South Africa enters pride month as the only country in Africa that allows same sex marriages.
Although Africa is known for its culture and diversity, majority of its countries still find themselves under the shackles of discriminating the LGBTQI+ community.
Africa has 54 countries however only 22 countries have legalized same sex relations. The countries that criminalized same sex relations have also put in place extreme laws against these relations. To name a few, countries such as Uganda, Tanzania and Zambia have the life imprisonment penalty for being caught in same sex relations or acts.
According to BBC, countries such as Brunei, Iran and Nigeria have placed the death penalty law for individuals who are involved in sexual acts with the same sex. To name a few other African countries that have criminalized the LGBTQI+ community we have Algeria, Cameroon, Egypt, ESwatini, Ghana, Malawi, Somalia, Libya and a lot more.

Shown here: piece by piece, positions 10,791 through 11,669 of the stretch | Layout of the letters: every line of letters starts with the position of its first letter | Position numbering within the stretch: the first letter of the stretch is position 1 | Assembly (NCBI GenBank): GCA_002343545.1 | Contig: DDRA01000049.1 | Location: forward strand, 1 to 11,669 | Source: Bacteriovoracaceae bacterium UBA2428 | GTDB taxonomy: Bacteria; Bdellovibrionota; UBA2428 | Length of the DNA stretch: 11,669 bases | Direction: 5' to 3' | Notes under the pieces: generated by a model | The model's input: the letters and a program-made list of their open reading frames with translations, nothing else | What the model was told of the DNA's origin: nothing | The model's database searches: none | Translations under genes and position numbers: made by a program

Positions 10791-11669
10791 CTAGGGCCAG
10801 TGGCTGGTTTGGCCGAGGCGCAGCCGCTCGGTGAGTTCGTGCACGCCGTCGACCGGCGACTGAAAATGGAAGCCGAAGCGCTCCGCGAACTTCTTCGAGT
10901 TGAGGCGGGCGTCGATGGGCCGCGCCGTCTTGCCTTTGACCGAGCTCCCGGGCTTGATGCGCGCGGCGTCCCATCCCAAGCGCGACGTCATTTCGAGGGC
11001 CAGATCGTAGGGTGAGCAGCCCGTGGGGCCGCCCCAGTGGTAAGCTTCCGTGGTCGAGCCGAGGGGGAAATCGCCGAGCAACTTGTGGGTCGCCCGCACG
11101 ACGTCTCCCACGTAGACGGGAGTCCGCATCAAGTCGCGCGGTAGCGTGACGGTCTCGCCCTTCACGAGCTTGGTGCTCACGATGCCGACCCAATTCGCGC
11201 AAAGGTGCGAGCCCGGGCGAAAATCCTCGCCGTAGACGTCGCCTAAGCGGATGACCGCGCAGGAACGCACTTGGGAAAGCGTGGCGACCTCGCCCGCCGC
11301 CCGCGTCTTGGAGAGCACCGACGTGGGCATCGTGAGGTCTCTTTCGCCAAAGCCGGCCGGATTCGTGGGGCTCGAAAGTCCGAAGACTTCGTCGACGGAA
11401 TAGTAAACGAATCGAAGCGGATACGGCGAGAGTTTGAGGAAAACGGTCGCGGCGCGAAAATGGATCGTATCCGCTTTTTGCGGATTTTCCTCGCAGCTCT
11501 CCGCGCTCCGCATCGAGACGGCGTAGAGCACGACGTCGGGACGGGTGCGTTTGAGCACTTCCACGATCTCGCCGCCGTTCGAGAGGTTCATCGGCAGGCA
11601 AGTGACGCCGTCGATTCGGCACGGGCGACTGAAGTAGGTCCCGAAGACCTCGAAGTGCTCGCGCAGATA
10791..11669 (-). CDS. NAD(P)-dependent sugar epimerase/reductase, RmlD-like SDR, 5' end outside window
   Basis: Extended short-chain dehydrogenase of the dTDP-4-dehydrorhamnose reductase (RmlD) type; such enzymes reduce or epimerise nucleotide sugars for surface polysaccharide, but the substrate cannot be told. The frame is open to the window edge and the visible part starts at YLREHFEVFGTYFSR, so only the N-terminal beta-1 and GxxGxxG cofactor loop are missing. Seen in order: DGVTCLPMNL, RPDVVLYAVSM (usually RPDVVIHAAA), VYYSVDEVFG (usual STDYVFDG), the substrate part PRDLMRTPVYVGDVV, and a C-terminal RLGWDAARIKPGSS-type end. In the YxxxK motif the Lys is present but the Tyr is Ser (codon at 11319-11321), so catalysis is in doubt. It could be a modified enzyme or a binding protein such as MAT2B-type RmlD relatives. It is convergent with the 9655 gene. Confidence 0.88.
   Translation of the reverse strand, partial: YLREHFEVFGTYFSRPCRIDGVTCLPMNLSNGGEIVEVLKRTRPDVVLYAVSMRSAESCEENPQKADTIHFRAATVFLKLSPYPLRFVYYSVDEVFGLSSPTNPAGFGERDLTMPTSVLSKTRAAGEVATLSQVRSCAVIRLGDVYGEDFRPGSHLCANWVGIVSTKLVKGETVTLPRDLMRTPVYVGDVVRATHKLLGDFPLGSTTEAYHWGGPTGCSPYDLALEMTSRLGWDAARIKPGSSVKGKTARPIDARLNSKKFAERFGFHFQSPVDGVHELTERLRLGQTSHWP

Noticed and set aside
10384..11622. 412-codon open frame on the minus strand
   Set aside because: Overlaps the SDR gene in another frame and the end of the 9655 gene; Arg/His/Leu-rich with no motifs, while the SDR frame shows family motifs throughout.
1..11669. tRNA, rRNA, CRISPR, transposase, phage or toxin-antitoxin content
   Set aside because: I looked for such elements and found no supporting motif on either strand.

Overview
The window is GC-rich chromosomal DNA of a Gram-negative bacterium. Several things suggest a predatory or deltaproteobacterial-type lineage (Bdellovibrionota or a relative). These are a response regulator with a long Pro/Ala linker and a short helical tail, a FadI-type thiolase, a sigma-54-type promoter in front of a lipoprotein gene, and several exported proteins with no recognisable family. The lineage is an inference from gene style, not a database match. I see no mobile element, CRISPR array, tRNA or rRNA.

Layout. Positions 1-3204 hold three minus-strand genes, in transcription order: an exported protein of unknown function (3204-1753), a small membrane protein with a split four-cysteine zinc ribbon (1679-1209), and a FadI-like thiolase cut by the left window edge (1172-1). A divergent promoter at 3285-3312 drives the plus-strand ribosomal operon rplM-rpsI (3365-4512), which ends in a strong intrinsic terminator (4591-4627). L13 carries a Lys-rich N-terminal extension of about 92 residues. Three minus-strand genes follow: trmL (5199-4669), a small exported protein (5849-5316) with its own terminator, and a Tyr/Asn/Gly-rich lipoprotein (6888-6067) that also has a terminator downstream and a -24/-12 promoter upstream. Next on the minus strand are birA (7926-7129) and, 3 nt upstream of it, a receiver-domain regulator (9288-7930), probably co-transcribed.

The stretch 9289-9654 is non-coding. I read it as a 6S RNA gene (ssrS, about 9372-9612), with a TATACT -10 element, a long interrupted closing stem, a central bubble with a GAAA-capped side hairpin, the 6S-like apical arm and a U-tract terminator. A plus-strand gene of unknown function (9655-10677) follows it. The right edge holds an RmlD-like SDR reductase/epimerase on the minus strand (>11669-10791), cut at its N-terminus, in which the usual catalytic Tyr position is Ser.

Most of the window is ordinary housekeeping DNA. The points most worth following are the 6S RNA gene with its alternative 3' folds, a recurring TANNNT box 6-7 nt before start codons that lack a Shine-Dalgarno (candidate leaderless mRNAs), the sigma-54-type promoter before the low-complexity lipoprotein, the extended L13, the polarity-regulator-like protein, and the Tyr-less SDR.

However, through the movements and marches from the International Lesbian and Gay Association (ILGA), there have been countries that have decriminalized same sex relations.
South Africa’s neighboring country Botswana and Angola have banned discrimination against the LGBTQI+ community.
A member of the pride community Mpho Maotwe says that she believes that no country should decide how a person lives their lives. “Being gay does not increase nor decrease the economic value of the country so countries that criminalized the LGBTQI community should focus on more important matters than a person’s sexuality”, she said.
Pride month means liberation and freedom to the LGBTQI+ community, freedom to live, freedom to be bare and freedom to show off colour to the world and accepting who they are. A known symbol of the LGBTQI+ community is the rainbow flag that was designed in 1978 by the late Gilbert Baker who was a known activist and artist.
Many are calling on African countries to step into the new world and break out of the shackles of discriminating the LGBTQI+ community.
By Lineo Khabele